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Do all adult family care home request security deposit from residents? We are seeking to place a family member in an AFCH in Orlando and the rate we were quoted is $3150.00 per month for all the basic services (the room is private but shared bathroom). In addition to the first month rent, a security deposit of ½ the basic rate is also required prior to moving in. Is this (the security deposit) normal and what is the average rate for this type of facility?

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Rates vary enormously around the country and depending on the services provided, however even if you rent an apartment, a security deposit isn't unusual. I would call around to different care homes in Orlando and ask their policy. That way you'd know if the charge, which should be refunded when the room is vacated, is common in Orlando. Maybe someone on this site lives in the area and can give us some insight.
Take care,
Carol
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Our rent is $3600, the security deposit was $1000 and the non-refundable facility fee was $3600.
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Thanks for responding...I was unaware of a facility fee and I think $3600 is way too much to pay for fees in addition to the first month rent plus security deposit. How much are they really doing for the residents that justify such a high price for service and what the heck are the fees for that makes it non-refundable? To me this is greed.
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Care Homes and ALs are businesses. Move in fees,nor Community fees are standard in the Northeast. They cover the administrative expenses of setting up a new resident's care.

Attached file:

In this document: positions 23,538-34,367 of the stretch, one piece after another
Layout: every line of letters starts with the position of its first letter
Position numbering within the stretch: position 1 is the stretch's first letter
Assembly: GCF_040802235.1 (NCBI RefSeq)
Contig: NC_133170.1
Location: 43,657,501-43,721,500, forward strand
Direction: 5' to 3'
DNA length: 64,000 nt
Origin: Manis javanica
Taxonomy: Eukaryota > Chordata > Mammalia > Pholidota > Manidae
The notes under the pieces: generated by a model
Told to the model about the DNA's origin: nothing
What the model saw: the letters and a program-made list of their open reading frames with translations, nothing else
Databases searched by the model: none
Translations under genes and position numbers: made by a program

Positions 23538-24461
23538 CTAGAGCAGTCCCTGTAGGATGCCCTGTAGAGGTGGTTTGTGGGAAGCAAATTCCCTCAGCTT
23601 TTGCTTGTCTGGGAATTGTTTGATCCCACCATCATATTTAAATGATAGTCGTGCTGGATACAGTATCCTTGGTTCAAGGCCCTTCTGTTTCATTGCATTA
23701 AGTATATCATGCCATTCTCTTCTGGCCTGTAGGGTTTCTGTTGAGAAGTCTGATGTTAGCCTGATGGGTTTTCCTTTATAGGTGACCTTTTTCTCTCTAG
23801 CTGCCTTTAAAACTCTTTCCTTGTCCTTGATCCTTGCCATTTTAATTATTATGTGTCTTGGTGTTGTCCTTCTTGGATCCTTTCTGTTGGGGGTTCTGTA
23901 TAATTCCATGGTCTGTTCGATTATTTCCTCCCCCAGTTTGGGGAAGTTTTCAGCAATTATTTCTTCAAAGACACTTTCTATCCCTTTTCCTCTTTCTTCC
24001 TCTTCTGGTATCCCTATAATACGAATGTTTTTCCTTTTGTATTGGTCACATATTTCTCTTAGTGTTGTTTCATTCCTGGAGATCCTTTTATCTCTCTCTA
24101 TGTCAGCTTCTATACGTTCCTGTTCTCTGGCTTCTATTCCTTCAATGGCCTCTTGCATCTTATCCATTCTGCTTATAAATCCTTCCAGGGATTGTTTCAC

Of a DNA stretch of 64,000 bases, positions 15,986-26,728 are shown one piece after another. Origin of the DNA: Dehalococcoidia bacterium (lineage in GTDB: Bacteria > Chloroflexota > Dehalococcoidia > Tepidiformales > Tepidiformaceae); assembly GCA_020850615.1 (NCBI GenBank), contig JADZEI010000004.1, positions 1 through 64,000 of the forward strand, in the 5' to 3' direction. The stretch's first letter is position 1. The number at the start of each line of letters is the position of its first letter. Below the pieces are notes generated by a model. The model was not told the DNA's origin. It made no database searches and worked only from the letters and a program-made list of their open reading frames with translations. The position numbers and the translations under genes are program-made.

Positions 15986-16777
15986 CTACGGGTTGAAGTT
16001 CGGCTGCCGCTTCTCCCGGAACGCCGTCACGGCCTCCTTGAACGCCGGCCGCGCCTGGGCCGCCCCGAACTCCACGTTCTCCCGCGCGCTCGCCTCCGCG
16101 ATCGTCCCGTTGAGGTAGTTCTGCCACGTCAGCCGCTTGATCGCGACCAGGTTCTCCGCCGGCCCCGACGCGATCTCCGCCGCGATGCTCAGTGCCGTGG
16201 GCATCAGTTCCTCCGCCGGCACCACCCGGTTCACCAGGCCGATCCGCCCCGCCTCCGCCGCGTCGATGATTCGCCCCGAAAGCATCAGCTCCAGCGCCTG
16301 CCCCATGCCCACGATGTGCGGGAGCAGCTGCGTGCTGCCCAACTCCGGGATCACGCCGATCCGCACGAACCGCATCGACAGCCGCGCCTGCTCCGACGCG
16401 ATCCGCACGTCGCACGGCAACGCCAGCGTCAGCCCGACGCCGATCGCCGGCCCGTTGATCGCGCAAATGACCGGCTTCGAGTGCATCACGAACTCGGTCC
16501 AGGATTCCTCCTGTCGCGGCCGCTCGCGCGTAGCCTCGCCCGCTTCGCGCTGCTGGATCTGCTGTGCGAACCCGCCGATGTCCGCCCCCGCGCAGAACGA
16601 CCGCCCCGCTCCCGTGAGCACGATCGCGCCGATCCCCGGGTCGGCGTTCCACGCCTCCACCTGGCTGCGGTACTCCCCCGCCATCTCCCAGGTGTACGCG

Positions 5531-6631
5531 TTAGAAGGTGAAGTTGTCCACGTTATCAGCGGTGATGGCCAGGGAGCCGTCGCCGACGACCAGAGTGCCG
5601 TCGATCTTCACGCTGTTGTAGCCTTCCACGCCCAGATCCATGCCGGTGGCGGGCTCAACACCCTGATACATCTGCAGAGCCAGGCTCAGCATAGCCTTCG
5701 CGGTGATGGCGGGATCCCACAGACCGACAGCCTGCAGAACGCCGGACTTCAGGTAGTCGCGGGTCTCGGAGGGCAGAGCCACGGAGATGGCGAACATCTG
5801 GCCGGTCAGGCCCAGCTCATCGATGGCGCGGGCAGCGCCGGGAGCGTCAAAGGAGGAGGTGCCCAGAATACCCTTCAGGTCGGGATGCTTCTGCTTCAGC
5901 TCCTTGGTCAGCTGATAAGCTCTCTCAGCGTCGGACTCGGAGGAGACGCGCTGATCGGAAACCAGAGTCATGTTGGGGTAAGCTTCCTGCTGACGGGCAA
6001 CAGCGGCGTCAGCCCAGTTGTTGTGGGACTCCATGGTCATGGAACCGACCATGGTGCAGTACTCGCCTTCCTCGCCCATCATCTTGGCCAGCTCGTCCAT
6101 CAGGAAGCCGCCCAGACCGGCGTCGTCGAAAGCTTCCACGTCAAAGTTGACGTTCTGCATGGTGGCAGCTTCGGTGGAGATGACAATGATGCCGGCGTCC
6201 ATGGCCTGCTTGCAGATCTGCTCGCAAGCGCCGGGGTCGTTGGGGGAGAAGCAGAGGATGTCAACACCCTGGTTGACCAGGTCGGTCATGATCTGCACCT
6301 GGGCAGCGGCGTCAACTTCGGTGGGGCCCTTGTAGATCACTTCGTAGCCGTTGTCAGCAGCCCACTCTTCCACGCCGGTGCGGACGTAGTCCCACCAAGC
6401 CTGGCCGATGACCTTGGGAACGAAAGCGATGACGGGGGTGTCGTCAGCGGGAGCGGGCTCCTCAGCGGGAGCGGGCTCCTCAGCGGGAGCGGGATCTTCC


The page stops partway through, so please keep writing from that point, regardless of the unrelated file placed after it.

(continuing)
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OR community fees, not NOR
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What about private adult care 24/7 in a family home located in a residential neighbofhood? Looking in VA.
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I have learned that most places in the Middle Atlantic area charge what they call a community fee anywhere from 3000 to $5,000. If you must use that facility negotiate. They are always looking for new residents because of the turnovers. Mind you they make money on the turnovers. Your community fee,or whatever the other name for it is, is not refundable.
Places will negotiate down especially if you threaten to walk away.
Another option is a privately owned home that provides care for usually 1 to 5 residents. These homes are in residential neighborhoods staffed by CNAs, usually, with the residents treated as family: a home away from home. Help with ADLs. Not nursing homes. A wonderful option.
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